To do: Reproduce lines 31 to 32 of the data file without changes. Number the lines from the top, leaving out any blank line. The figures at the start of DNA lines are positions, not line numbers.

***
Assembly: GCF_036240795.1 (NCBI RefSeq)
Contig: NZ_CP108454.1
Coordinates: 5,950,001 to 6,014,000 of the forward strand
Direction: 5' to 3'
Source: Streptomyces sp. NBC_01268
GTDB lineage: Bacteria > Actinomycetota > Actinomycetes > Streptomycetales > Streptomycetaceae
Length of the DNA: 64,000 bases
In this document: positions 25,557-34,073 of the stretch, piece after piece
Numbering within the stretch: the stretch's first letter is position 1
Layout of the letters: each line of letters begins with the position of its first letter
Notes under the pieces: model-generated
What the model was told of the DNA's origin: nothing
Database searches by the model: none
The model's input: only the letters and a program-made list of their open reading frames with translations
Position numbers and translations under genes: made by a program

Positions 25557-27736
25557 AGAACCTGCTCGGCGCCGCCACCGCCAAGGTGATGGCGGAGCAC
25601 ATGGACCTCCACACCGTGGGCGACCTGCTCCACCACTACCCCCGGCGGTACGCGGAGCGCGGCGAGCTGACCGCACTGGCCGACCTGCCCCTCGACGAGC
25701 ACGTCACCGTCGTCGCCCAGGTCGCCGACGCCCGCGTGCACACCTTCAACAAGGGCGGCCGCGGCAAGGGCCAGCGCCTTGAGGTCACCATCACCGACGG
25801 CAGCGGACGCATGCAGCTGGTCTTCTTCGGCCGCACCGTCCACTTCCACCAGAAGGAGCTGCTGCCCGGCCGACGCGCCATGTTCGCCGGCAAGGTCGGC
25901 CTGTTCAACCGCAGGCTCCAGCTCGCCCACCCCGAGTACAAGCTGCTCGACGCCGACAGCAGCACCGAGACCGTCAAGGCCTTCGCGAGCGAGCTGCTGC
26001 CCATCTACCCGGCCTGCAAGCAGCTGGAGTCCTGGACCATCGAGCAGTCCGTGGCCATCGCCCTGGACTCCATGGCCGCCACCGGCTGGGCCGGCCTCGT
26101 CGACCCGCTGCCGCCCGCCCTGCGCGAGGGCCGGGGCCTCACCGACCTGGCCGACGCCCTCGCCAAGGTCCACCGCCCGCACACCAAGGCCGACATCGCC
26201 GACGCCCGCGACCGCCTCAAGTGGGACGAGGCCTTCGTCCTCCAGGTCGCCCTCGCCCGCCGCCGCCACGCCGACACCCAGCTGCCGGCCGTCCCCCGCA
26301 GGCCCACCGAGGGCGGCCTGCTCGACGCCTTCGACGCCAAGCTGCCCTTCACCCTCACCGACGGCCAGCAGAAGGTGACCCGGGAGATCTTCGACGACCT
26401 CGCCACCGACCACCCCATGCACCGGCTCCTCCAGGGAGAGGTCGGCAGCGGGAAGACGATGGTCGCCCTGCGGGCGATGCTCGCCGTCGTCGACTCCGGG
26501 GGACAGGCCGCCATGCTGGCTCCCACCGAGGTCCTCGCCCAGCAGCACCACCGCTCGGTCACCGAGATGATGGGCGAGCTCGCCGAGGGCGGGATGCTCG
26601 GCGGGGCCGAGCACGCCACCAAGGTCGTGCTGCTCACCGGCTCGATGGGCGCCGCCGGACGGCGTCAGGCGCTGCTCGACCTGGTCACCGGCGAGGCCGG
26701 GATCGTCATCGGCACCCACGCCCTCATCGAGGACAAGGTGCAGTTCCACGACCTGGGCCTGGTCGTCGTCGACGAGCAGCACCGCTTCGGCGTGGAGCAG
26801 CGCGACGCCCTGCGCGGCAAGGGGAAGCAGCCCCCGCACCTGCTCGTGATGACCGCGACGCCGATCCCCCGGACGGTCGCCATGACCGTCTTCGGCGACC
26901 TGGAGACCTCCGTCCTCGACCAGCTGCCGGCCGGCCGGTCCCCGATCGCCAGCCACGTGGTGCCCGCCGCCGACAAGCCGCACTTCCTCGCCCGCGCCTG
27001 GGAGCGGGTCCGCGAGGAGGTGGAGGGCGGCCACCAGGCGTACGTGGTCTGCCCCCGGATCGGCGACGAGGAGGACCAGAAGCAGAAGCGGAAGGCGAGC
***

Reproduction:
26901 TGGAGACCTCCGTCCTCGACCAGCTGCCGGCCGGCCGGTCCCCGATCGCCAGCCACGTGGTGCCCGCCGCCGACAAGCCGCACTTCCTCGCCCGCGCCTG
27001 GGAGCGGGTCCGCGAGGAGGTGGAGGGCGGCCACCAGGCGTACGTGGTCTGCCCCCGGATCGGCGACGAGGAGGACCAGAAGCAGAAGCGGAAGGCGAGC